the risk management blog

Portraying the Perpetrators of Occupational Fraud

byMichael Gaul | November 01, 2012
fraud perpetrators

\In movies and television it’s easy to spot the criminals.  In real life, and particularly when it comes to fraud, this is not the case.  In occupational fraud, it’s especially difficult because the crimes are committed by people you have entrusted to represent your organization.  These are people you know and trust; not masked characters lurking in the shadows.

Despite this, there are a number of commonalities among fraudsters, and specific trends in their crimes.  Awareness of demographic information and the behavioral trends surrounding fraud perpetrators is a crucial component of uncovering occupational fraud, which has grown into a potential $3.5 trillion a year global crime. 

In our last post we focused on the victims of occupational fraud as reported in the Association of Certified Fraud Examiner’s (ACFE) Report to the Nations on Occupational Fraud and Abuse.  Today we focus on the perpetrators, whose crimes negatively impact the profit, productivity, and security of an organization.

Who Are the Perpetrators of Occupational Fraud?

Employees and managers commit the most number of cases. But greater losses are attributable to those with greater authority.

AFCE divided the perpetrators into three distinctions related to authority: employees, managers and owner/executives.

Not surprisingly, they found that 80% of all fraudulent activity (in sheer numbers) is near-equally distributed between employees and managers.  Yet, fraud by managers goes twice as long (two years on average) before being detected and causes approximately three times higher losses than that of employees. Owners and executives, in turn cause losses that are three times higher than managers.  According to the ACFE report, this is likely because perpetrators with greater authority have greater access to an organization’s assets and are better positioned to override anti-fraud controls and cover up fraudulent activity.

Collusion is common, but not absolute.

Fraudulent crimes where two or more individuals worked together comprised 42% of the cases reported worldwide, resulting in significantly higher losses.  In the United States these numbers drop a bit, with only one third of all fraudulent schemes involving multiple perpetrators.  Within the U.S., fraud involving collusion was also less costly to the employer than in other regions cited in the report.

More men than women commit fraud.

Males account for roughly two-thirds of all fraud cases reported in the ACFE study, yet this ratio varies by region. In the cases from Europe, Asia, Latin America, and Africa, 75% of the fraud was committed by men compared to the U.S. in which 55% of the fraud was attributed to men.

A more remarkable finding is that fraud committed by men had a financial impact more than twice as high as that generated by women. And despite what you may think, this disparity did not correlate with men holding more positions of authority. Regardless their role in the organization male fraudsters elicited considerably higher losses than their female counterparts.

Some roles are worse than others.

Accounting, operations, sales, customer service, purchasing, and executive/upper management were the most common departments where fraud occurred, accounting for 77% of all cases in the U.S. section of the study.

Fraudsters are first-time offenders.*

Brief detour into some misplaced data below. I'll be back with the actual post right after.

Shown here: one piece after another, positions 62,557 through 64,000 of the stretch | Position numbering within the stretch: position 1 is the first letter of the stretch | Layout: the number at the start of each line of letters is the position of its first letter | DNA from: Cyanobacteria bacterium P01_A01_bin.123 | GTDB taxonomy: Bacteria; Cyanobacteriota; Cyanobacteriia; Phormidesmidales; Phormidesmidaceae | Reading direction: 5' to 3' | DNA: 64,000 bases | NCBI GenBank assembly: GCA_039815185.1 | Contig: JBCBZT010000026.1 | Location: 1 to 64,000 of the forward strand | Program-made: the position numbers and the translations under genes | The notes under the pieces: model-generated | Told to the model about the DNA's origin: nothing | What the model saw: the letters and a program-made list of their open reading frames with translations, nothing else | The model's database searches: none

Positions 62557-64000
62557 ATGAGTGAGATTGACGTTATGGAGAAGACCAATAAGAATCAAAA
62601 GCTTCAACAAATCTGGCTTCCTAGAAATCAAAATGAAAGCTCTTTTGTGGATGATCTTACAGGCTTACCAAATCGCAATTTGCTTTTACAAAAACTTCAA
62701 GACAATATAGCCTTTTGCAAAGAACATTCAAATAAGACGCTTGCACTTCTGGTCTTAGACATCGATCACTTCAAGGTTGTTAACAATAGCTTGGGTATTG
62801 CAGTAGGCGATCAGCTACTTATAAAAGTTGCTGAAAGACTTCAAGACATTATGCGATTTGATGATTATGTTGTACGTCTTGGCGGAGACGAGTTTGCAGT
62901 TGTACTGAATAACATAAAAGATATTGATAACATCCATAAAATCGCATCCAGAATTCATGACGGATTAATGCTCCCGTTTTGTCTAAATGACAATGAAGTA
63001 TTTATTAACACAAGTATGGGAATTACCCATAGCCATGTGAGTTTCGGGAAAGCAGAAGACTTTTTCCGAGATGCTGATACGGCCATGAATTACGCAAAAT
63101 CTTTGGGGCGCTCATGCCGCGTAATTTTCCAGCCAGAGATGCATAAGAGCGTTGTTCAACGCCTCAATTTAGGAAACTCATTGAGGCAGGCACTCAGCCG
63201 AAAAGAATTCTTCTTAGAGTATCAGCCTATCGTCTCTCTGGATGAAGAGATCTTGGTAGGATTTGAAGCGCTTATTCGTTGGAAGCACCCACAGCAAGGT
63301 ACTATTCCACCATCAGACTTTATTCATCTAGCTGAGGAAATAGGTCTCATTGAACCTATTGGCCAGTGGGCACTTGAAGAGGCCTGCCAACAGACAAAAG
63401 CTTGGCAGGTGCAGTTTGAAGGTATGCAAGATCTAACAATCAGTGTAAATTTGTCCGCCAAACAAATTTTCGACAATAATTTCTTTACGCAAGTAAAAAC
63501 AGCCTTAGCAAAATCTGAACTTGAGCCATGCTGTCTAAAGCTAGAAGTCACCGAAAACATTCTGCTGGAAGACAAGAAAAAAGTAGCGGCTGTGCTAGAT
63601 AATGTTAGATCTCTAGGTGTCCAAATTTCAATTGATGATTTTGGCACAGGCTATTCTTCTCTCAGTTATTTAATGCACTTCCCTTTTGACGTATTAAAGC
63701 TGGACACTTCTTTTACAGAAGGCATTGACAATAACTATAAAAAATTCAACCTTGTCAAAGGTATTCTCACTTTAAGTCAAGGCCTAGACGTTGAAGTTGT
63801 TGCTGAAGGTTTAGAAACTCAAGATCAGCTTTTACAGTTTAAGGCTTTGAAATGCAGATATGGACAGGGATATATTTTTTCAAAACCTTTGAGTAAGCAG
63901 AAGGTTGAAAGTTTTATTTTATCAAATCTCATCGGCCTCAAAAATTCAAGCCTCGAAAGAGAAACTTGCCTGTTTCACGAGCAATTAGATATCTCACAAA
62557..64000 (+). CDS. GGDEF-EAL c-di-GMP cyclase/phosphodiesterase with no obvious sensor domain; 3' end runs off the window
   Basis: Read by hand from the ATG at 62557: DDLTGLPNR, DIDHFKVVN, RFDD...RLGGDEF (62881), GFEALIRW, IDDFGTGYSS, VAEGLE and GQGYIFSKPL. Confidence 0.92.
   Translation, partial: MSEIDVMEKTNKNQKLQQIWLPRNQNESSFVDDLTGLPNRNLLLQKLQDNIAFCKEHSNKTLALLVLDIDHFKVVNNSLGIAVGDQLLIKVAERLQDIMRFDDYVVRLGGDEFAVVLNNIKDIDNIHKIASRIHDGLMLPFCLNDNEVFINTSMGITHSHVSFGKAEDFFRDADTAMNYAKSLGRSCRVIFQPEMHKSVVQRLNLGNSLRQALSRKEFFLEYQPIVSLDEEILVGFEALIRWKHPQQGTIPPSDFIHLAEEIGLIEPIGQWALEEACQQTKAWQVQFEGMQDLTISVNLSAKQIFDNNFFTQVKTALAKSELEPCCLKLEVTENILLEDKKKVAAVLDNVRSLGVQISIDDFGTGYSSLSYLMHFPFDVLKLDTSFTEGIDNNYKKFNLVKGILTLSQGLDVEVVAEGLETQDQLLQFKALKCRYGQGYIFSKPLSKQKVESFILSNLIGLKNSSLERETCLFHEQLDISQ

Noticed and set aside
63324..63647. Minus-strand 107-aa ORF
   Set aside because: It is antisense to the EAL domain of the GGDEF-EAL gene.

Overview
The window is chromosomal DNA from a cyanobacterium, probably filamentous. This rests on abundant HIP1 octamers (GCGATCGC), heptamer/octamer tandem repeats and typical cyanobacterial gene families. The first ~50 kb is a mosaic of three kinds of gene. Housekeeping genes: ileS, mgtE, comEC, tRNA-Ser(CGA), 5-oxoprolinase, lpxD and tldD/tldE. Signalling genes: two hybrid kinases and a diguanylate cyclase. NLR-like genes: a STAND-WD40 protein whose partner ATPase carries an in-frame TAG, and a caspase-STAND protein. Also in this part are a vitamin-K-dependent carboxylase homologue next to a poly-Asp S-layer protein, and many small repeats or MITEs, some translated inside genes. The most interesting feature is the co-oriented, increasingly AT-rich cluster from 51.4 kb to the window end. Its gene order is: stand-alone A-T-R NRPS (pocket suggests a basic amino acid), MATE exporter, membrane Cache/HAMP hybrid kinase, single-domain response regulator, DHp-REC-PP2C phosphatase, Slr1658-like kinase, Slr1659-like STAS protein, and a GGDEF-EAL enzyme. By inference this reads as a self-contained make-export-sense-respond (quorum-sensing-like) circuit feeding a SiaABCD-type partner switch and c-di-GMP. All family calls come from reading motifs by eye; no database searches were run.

Fraud is most likely to be committed by someone who has never been charged or convicted of a crime.  In fact, only 6% of the cases in this year’s report had been perpetrated by someone with a fraud-related past.

*Of course it could (and should) be argued that an individual with a history of occupational fraud would likely not be hired in the first place if proper screening criteria are in place to protect against occupational fraud. It is likely that many reported cases are from first-timers for this reason.

Occupational fraudsters exhibit “red flag” behaviors.

In spite of the fact that perpetrators of fraud seem like the average co-worker, the ACFE does report that there are strong behavioral indicators that workplace fraud is being committed.  Red flag behaviors were reported in 81% of the cases studied, indicating that a perpetrator will often display certain traits related to the stress of the crime or fear of being caught.

The behavioral red flags indicated by the ACFE are listed below, in order of their overall frequency cited by investigators.

  • Living Beyond Means
  • Financial Difficulties
  • Unusually Close with Vendor/Customer
  • Control Issues, Unwillingness to Share Duties
  • Divorce/Family Problems
  • “Wheeler-Dealer” Attitude
  • Irritability, Suspiciousness or Defensiveness
  • Addiction Problems
  • Past Employment-Related Problems
  • Complained About Inadequate Pay
  • Refusal to Take Vacations
  • Excessive Pressure from Within Organization
  • Past Legal Problems
  • Complained About Lack of Authority
  • Excessive Family/Peer Pressure for Success
  • Instability in Life Circumstances

Occupational fraud is damaging, both financially and in terms of reputation. And since nearly half of victim organizations will never recover their losses, proactive fraud prevention is critical. Organizations must understand and measure their unique fraud risk exposure and build targeted programs to reduce the likelihood of damage.

At Lowers Risk Group, we work to protect the people, brands, and profits of organizations around the globe. Our human capital risk mitigation and loss prevention specialists can help you craft a strategy and provide the necessary resources to deter occupational fraud and other risks facing your organization. Contact us today to create a blueprint for responding to occupational fraud.